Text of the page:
Call The Midwife star on science book judging panel

The prize celebrates the best in popular science writing from around the world.

Call The Midwife’s Stephen McGann has been named as one of the judges of this year’s Royal Society Science Book Prize.

The actor, 56, is known for playing Dr Patrick Turner on the BBC drama, but is also a science communicator.

He said he was “thrilled” to be one of those choosing the 2019 winner of the coveted £25,000 award, which celebrates the best in popular science writing from around the world.

“I’m a science communicator by academic background and love communicating science; as a public speaker, an author, and even as an actor playing a post-war medic in the hit BBC drama Call The Midwife!” he said.

“But most of all, I love to read and hear and see science being communicated really well for the widest possible audience.

“Science belongs to all of us, regardless of expertise.

“Every one of us has a right to know how the world of science really works, and what that might mean for the world and ourselves.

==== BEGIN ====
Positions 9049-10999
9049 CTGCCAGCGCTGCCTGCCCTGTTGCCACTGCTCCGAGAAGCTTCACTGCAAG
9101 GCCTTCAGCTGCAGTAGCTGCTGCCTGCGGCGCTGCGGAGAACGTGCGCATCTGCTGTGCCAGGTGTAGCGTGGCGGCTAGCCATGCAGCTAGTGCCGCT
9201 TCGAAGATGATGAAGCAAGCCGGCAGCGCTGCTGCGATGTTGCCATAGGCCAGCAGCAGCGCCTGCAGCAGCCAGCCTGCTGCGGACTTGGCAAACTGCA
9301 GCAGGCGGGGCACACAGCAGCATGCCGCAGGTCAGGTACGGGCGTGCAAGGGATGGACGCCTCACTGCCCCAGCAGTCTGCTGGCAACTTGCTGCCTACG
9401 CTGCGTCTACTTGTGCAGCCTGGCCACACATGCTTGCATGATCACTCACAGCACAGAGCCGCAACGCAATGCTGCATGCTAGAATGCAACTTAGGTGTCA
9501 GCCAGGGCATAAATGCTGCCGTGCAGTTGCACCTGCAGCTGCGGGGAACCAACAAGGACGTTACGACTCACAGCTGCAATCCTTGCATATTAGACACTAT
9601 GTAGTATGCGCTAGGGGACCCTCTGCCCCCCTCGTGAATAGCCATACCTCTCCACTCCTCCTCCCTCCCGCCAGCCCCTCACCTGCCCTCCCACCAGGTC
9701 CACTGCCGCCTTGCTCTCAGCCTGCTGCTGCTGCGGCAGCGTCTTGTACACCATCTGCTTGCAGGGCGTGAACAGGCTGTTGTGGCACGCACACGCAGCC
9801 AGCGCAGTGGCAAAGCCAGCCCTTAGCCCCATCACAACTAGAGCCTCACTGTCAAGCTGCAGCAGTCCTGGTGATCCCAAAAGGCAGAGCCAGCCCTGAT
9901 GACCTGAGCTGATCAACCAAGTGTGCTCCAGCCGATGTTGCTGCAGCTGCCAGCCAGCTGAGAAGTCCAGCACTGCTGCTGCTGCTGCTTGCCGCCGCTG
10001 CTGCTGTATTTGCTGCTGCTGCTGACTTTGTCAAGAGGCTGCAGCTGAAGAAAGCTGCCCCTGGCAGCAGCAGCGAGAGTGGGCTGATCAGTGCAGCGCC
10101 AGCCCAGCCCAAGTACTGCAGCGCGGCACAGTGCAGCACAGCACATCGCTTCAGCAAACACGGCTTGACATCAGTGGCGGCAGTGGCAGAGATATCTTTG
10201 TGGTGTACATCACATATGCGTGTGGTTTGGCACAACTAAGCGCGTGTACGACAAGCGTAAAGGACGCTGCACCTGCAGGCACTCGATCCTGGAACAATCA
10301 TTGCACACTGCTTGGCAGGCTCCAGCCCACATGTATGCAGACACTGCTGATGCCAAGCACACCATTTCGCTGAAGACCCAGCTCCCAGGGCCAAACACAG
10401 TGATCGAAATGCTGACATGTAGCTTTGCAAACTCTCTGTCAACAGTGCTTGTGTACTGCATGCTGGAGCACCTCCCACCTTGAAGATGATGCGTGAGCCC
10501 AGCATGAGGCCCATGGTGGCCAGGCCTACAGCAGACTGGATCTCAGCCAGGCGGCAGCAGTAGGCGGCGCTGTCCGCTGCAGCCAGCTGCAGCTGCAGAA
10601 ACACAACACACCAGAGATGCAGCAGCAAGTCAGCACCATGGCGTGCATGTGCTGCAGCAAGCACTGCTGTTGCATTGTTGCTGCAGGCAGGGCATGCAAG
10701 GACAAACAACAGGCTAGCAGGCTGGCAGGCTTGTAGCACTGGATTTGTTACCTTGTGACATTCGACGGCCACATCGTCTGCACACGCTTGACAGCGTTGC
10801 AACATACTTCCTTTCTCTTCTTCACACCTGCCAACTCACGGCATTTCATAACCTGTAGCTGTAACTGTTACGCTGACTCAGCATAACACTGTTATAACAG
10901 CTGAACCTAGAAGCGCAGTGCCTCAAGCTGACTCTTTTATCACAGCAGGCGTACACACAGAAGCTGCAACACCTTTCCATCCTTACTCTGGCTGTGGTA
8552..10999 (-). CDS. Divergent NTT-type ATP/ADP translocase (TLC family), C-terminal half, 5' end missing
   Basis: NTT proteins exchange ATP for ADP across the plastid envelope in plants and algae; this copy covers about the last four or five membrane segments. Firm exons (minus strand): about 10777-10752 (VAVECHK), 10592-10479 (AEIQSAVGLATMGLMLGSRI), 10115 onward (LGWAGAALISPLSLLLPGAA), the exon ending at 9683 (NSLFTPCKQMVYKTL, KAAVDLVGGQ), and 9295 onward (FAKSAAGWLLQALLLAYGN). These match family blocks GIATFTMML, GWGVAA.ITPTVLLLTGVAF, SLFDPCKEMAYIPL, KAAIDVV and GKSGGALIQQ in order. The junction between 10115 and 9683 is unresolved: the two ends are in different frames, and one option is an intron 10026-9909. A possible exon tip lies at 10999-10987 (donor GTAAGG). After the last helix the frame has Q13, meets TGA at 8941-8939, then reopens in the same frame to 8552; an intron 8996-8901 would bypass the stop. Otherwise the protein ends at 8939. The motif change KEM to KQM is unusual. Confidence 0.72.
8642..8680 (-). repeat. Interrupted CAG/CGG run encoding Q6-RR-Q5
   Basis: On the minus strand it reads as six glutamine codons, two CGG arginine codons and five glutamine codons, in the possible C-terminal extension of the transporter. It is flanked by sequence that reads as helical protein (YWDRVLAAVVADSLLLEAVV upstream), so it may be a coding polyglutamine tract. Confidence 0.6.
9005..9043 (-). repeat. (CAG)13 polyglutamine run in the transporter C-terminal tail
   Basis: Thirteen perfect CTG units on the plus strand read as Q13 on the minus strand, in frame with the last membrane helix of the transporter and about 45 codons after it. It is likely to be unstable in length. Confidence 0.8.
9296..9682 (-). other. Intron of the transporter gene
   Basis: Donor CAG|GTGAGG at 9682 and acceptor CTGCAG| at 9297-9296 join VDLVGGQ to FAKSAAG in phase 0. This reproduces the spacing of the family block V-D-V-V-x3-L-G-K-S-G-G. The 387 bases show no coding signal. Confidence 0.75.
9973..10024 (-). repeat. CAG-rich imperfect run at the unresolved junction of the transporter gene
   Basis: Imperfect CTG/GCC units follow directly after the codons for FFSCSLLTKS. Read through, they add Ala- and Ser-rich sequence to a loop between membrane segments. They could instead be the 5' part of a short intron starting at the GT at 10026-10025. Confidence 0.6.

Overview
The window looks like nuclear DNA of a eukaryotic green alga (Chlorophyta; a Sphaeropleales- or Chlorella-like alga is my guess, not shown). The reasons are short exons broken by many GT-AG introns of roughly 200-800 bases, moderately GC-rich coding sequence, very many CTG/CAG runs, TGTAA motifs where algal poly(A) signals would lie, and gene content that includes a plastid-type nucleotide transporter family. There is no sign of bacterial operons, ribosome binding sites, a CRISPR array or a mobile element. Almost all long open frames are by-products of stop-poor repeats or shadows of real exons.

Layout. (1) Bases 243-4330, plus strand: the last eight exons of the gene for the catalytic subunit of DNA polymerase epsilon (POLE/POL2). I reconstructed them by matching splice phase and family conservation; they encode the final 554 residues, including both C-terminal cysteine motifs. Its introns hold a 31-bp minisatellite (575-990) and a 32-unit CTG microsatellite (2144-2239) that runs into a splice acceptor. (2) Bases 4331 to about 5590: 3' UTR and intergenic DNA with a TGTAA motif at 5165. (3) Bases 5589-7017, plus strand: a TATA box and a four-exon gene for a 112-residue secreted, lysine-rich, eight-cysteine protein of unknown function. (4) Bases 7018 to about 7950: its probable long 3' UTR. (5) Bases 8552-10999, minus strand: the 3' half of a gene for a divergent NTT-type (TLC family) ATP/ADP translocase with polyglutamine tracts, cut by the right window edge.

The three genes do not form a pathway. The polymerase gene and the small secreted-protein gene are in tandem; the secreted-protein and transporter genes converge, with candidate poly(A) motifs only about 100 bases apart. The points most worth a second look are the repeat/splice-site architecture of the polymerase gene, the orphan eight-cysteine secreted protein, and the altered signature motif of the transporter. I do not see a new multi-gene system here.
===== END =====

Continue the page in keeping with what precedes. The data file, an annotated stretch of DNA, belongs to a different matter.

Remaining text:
“Yet we also deserve an opportunity to share in the beauty and the joy of science – its people, its discoveries, its ingenuity and its endless fascination.”

McGann said that, as a judge, he would be looking for books “that gain the widest possible engagement with their subject through the talents and wits of the author”.

“Popular science isn’t simply the reduction of complexity,” he said.

“It’s an achievement of the widest collective insight.”

The panel will be chaired by Professor Sir Nigel Shadbolt, computer scientist and author of The Digital Ape. The other judges are Dr Shukry James Habib, stem cell specialist and Royal Society University Research Fellow, bestselling author Dorothy Koomson and Gwyneth Williams, Controller of BBC Radio 4 and 4 Extra.

A shortlist of six titles, selected from over 178 submissions, will be announced on August 27.

The winner of the 2019 Prize will be announced at an awards ceremony at The Royal Society on September 23, hosted by Professor Brian Cox OBE FRS, The Royal Society’s Professor for Public Engagement in Science.

Brian Cox
Brian Cox (Ian West/PA)

The winner will receive a cheque for £25,000, with £2,500 awarded to each of the five shortlisted authors.

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